You’ve likely heard the saying, “life is not about the destination, it’s about the journey.” The same can be said for fly fishing, biking, and camping. So, the next time you get the itch to fish, consider one of the many extensive bike trails that accompany great fly fishing.
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By Deni Sharp
Deni loves spending as much time as she can outdoors fishing, hiking, and going to the lake. She is a freelance writer, living in AZ where she grew up, passionate about helping readers find the information they need. You can learn more Deni on our About Page.
Why Bike Camp And Fly Fish?
Luckily, these bike trails are present throughout the country, and accompany fly fishing in urban, rural, and remote environments. One of the awesome things about these trails is that they give you access to stretches of river that aren’t pressured as much, opening up more pristine and productive fishing.
Moreover, bike-fishing is a safe activity for individuals or families during this time when social distancing recommendations are in place. Best of all, even if you have a bad day fishing, you can still enjoy a great day biking!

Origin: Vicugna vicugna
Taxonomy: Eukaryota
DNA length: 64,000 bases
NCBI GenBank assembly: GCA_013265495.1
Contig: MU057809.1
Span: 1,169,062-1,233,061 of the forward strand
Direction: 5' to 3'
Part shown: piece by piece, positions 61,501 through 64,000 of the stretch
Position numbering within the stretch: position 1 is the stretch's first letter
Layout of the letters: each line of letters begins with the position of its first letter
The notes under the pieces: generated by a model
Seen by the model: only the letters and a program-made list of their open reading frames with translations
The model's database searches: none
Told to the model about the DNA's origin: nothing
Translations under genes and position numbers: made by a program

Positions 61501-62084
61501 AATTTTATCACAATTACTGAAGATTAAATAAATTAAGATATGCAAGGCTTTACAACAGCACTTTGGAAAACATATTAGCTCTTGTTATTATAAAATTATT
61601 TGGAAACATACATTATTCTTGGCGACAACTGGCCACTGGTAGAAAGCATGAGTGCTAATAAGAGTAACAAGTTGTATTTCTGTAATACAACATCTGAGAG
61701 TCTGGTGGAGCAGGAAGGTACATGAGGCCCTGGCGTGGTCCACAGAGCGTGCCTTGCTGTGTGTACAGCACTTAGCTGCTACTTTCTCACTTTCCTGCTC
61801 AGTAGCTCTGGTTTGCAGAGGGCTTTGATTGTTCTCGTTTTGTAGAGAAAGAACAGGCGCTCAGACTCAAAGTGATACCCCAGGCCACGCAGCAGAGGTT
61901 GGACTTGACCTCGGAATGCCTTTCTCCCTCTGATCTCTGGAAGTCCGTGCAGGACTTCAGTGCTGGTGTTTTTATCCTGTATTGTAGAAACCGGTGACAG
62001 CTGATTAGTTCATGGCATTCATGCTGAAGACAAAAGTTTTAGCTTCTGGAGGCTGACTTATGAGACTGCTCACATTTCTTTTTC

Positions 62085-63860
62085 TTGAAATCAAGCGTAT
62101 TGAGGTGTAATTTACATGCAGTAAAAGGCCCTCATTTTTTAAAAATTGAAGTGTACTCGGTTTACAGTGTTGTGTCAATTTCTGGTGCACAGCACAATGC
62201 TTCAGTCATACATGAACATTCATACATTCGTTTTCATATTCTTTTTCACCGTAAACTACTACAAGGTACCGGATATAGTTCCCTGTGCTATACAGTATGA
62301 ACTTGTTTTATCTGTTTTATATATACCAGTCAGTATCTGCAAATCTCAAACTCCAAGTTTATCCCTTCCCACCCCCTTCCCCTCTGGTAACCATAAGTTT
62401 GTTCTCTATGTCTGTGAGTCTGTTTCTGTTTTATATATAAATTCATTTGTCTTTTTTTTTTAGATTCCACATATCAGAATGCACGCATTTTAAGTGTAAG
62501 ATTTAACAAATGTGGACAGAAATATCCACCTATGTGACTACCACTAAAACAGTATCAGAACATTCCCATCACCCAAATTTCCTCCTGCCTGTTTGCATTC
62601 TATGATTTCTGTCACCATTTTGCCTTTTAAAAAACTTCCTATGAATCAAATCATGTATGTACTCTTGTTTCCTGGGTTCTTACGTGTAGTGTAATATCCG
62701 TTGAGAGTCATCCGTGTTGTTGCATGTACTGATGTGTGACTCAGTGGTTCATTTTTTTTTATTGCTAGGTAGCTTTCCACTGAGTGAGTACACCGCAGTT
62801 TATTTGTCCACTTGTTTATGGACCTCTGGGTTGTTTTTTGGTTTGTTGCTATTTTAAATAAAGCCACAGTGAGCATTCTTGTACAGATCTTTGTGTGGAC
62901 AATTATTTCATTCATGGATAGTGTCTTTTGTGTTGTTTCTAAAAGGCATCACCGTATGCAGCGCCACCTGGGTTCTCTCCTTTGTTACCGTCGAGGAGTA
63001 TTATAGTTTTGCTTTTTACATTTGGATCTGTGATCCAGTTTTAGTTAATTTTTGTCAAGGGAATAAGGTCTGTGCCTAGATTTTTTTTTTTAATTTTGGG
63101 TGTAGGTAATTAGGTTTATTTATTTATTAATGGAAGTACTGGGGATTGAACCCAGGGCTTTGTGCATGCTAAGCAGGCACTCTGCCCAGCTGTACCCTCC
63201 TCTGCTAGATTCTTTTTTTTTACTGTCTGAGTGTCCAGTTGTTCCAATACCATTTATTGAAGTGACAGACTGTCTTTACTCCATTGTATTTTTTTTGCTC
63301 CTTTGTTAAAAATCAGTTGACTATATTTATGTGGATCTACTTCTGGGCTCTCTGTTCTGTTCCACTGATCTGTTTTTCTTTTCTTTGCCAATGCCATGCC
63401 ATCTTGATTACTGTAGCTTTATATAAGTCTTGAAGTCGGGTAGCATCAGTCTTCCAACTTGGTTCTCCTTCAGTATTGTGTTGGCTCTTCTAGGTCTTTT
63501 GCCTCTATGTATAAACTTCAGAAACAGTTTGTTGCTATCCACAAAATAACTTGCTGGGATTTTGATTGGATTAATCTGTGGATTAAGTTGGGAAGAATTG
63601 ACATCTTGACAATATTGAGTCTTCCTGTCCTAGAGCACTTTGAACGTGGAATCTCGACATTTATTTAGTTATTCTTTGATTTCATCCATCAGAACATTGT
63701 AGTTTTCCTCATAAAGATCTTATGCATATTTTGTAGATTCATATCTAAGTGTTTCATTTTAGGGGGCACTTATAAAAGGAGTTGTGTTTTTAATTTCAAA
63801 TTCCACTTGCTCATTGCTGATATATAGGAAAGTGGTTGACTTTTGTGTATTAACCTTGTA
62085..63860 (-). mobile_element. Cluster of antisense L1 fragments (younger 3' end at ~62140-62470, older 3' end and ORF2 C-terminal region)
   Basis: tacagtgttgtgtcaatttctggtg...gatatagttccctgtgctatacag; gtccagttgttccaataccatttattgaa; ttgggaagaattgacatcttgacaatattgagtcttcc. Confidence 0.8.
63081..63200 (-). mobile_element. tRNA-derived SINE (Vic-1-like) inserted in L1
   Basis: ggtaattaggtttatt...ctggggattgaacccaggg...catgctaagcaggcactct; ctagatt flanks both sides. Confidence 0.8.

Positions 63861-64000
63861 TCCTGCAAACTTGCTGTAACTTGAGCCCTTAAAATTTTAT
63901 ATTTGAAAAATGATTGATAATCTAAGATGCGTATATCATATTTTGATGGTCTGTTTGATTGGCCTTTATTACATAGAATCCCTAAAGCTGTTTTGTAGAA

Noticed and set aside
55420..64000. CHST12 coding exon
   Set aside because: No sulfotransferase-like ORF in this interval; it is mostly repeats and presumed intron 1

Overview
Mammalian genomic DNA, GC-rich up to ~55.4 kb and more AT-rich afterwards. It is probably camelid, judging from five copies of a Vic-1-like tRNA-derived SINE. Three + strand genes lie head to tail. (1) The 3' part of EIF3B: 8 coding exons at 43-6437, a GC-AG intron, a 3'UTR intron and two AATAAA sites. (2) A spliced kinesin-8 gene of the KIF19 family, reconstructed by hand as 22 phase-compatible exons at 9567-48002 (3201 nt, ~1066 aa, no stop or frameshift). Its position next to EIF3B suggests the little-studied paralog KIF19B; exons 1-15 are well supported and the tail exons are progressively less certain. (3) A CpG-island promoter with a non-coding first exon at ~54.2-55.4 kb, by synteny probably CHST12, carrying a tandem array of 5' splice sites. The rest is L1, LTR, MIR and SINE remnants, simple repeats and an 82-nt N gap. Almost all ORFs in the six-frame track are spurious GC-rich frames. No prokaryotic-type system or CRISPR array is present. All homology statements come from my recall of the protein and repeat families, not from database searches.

Described below are some of the top spots for biking trails and fly fishing. Keep in mind that each state has its own regulations for licensing, catch and release, and catch size. It is important to become familiar with the regulations in each area before heading out.
1. Deschutes River Trail, Oregon
The Deschutes River Trail in Bend, Oregon is scenic and serene. The trail covers 12 miles through the heart of the city. As its name suggests, the trail follows the Deschutes River meandering through canyons and is lined with pine and juniper trees. This trail is sure to provide beautiful views and a chance to spot wildlife such as geese, herons, deer, otters, and even snakes (so keep your eyes open). Luckily, the trail is easy to access since it links to a number of local parks including Sawyer Park, Pioneer Park, and Riverbend Park. The trail is rough gavel on most parts and paved on others. Because of the gravel, it is best to ride a mountain bike or bikes with wider tires. Trail goers have had issues with traditional road bikes, especially on some of the inclines and have had to resort to walking their bikes.